If a patient is documented as having both MRSA colonization and infection, code V02.54 and a code for the MRSA infection may both be assigned.

Review the ICD-9-CM Official Guidelines for Coding on reporting MRSA and related conditions and take the following quiz.

Questions:

1. A patient is admitted for treatment of an acute myocardial infarction. He tested positive for MRSA on routine nasal culture on admission to the ICU. During the hospitalization a central venous catheter was inserted. A few days later he became septic and was diagnosed with MRSA sepsis due to central venous catheter infection. What diagnoses codes should be assigned for this case?

a. 410.91, 038.12, V02.54

b.410.91, 999.31, 038.12, 995.91, V02.54

c. 410.91, 038.12, 995.91, V02.54

d. 410.91, 999.31, 038.12, V02.54


2: A 30-year-old female patient was admitted to the hospital and diagnosed with sepsis. She had delivered a baby via C-section 2 weeks ago. It was determined that she had sepsis due to MRSA from the C-section wound. What diagnoses codes should be assigned for this case?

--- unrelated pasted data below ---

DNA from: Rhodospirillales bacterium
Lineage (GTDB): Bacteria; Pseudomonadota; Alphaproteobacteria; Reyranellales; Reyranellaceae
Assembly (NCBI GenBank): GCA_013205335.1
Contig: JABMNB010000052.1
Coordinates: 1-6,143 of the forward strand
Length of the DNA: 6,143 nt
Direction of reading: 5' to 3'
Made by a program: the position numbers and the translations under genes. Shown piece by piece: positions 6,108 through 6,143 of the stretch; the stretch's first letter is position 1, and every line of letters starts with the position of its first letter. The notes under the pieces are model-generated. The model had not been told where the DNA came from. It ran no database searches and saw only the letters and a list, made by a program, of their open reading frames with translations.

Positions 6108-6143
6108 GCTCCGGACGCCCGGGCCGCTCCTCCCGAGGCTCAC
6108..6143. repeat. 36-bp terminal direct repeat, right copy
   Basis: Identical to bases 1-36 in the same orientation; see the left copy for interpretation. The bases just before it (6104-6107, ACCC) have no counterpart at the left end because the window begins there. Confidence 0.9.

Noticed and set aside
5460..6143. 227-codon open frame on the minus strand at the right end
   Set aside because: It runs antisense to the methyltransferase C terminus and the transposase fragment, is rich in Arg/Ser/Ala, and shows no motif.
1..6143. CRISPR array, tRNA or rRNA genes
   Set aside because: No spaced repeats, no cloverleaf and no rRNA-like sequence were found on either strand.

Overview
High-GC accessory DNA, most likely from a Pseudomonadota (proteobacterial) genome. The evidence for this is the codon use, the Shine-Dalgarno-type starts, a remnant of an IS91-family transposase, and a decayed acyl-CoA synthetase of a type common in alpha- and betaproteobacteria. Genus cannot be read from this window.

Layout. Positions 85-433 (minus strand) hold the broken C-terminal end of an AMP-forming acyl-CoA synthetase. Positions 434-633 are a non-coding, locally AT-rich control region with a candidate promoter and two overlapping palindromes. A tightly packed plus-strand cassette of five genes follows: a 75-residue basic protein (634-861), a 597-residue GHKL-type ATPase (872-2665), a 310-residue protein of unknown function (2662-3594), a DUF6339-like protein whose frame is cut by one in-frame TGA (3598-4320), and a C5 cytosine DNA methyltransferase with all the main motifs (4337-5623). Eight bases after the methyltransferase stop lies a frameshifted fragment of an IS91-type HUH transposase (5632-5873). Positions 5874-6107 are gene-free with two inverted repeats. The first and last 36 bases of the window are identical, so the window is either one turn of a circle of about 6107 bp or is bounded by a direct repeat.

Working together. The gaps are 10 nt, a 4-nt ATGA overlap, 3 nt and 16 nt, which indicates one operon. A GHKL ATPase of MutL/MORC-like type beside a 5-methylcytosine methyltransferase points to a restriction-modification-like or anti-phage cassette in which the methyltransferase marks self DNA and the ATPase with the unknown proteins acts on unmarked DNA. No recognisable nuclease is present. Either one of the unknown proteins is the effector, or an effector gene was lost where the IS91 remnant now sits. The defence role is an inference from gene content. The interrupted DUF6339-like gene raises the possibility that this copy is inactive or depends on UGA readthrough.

a. 674.34, 670.24, 041.12

b. 674.34, 670.24, 041.12, 995.91

c. 670.24, 041.12, 995.91

d. 038.12, 995.91, 670.24

This month’s column has been prepared by Cheryl D’Amato, RHIT, CCS, director of HIM, hospital solutions, and Melinda Stegman, MBA, CCS, clinical technical editor, Ingenix.

Coding Clinic is published quarterly by the American Hospital Association.
CPT is a registered trademark of the American Medical Association.

Answers:

1. b: Assign code 410.91, Acute myocardial infarction, of unspecified site, initial episode of care, as the principal diagnosis. In addition, assign codes 999.31, Infection due to central venous catheter; 038.12, Methicillin resistant Staphylococcus aureus septicemia; 995.91, Sepsis; and V02.54, Carrier or suspected carrier of infectious diseases, Methicillin resistant Staphylococcus aureus.

2. a: Assign code 674.34, Other complications of obstetrical surgical wounds, as the principal diagnosis. Assign also codes 670.24, Puerperal sepsis, postpartum condition or complication; and 041.12, Methicillin resistant Staphylococcus aureus for the MRSA puerperal sepsis. The sequencing is based on the Official Guidelines for Coding and Reporting instructions regarding puerperal sepsis and postprocedural sepsis.

About The Author